Friday, August 5, 2011

Comic Book Nerdery: DCnU and the Multiverse

On August 31st, DC Comics will relaunch (pardon me, "Reboot") their entire line of superhero comics starting with 52 brand new issues. Word in the comic book reading community, i.e., nerds like me, have called this move "Daring...," "Unprecidented...," "Groundbreaking...," "Incredibly Stupid...," among many other choose word that I would type out using while holding the shift key and repeatedly hitting random numbers.

But what is this really all about? I have my guesses and I think I should share them with you. So I will. So there.

As some, maybe a few,  of you may know, I have been a obsessive reader of DC's comics treatment of the multiverse. To explain this concept would take quite a bit of time and bore the average reader to death, but to summarize it works like this. Over 75 years of printing stories, different iterations of the same characters were created--until in the 60s we ended up with two distinctly different versions of the same characters seeing print. This represented a divide in the era of comics, a golden to a silver age. Golden Age Superman was the first, classic representation of the character; The Silver Age Superman was the newer modern version. Essentially they looked the same, had similar histories, but there were slight differences. Other characters where more distinct between their classic contemporaries; the Flash and Green Lantern looked and few parallels between the characters whom they had taken their names.

So a solution was created...The Multiverse. All of the old, original characters were moved to a separate earth where all of there stories took place; the modern contemporary characters had their own earth. Every once in a while Flash 1 and Flash 2 would meet up kick ass and then move back to their respective worlds. This continued on and on and on. And the multiverse grew, Earth 3 came filled with the opposites of everything, bad was good, good was bad; Earth X had Nazi's win the war, Earth 90210 was filled with whiny privileged youth.

It became quite cluttered, something I truly love. But for most people this was a confusing stew of repeated character names and convoluted plot lines that made little sense.

So they created the crisis. THE CRISIS ON INFINITE EARTHS.

As a side, I believe this is one of the most important comic books ever created, but it is dense. And without this backstory, it kind of makes no sense. Cutting to the end of the story, all of those multiple earths I spoke of earlier...gone. Poof. Condensed into one universe.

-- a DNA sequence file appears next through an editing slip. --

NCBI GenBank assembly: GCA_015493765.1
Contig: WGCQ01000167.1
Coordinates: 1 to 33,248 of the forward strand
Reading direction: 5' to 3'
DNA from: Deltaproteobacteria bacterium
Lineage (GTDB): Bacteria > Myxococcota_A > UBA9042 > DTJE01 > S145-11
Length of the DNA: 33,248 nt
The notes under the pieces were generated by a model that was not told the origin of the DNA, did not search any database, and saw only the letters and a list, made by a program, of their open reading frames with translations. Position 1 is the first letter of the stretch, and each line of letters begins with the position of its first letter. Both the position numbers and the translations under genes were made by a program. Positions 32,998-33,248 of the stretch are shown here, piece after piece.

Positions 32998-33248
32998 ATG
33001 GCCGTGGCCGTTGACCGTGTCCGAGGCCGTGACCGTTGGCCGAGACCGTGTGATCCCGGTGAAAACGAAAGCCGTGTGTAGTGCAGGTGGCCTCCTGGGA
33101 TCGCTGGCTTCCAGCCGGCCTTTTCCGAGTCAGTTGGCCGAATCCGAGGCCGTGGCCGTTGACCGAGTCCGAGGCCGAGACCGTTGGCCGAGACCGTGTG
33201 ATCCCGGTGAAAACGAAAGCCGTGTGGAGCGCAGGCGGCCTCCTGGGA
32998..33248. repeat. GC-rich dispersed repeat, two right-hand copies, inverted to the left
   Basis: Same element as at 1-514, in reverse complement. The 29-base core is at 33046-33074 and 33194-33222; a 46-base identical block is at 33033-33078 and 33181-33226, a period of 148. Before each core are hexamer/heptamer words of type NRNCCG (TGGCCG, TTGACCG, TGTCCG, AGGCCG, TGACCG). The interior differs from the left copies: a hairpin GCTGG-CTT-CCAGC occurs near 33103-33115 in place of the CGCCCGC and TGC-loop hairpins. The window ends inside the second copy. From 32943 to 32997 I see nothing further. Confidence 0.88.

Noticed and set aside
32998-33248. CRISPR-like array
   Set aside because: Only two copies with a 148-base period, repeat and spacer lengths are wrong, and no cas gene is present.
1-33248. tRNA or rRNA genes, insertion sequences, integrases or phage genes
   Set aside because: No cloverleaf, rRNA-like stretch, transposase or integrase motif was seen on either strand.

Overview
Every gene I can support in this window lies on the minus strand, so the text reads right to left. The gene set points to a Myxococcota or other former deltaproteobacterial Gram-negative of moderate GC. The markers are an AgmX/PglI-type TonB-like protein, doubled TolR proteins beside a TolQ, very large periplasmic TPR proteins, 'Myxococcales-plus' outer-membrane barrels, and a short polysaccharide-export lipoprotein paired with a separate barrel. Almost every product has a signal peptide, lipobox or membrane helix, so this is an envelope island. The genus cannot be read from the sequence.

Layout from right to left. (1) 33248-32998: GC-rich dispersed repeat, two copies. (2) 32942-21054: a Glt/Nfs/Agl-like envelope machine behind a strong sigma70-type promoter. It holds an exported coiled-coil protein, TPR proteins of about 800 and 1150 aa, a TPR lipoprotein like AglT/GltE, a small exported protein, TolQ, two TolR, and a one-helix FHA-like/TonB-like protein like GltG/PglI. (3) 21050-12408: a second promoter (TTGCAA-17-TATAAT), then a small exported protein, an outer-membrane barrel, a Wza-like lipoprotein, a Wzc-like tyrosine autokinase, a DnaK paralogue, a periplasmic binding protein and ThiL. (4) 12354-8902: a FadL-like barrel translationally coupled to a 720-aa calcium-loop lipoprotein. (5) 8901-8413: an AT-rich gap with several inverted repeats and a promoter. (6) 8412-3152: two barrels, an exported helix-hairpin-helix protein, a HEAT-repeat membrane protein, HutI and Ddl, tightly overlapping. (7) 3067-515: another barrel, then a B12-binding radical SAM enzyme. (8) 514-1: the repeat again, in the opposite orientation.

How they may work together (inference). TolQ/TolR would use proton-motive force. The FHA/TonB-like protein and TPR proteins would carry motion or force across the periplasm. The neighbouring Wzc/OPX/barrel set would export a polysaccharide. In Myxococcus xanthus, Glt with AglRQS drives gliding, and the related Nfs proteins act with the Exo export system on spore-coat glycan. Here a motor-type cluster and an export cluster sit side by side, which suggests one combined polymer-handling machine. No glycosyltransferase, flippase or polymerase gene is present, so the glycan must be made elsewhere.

But because comic book readers love continuity in stories, and certain characters remained, we had to have follow-up fix-it stories. Zero Hour: Crisis in Time which was a story line that remade time and history started over from the big bang, nothing was ever the same again, sort of, kind of, well, actually, nothing really changed all that much.  I thought it was cool. Other readers hated it. 

Then came Infinite Crisis, which was kind of like Crisis of Infinite Earths, but instead of imploding the multiverse, the un-imploded the multiverse. And yes, I mean un-imploded because exploding this would have been disastrous...think of the DC Universe the was it was after the "First Crisis" as one of those bread in a tube containers you see in the cold sections of your grocery store. If the bread tube explodes, it is a bad thing, but if you unseal it properly, you have happy universes...I mean crescent rolls. Infinite crisis, the bread in a tube crisis, is often called the "Middle Crisis" by some. Now we could officially have multiverse stories again. But rarely did they occur. However, instead of a vast infinite list of worlds, we were left with only 52 known universes. 

A few years ago, the Third Crisis came, the Final Crisis. This is the most meta-textual book out of all, and while I love it as well. It confused a lot of people so I won't dive into the details. All you need to know is that it was the Third Crisis, the aftermath involved time time travel. And now we have Flashpoint and subsequently the New 52.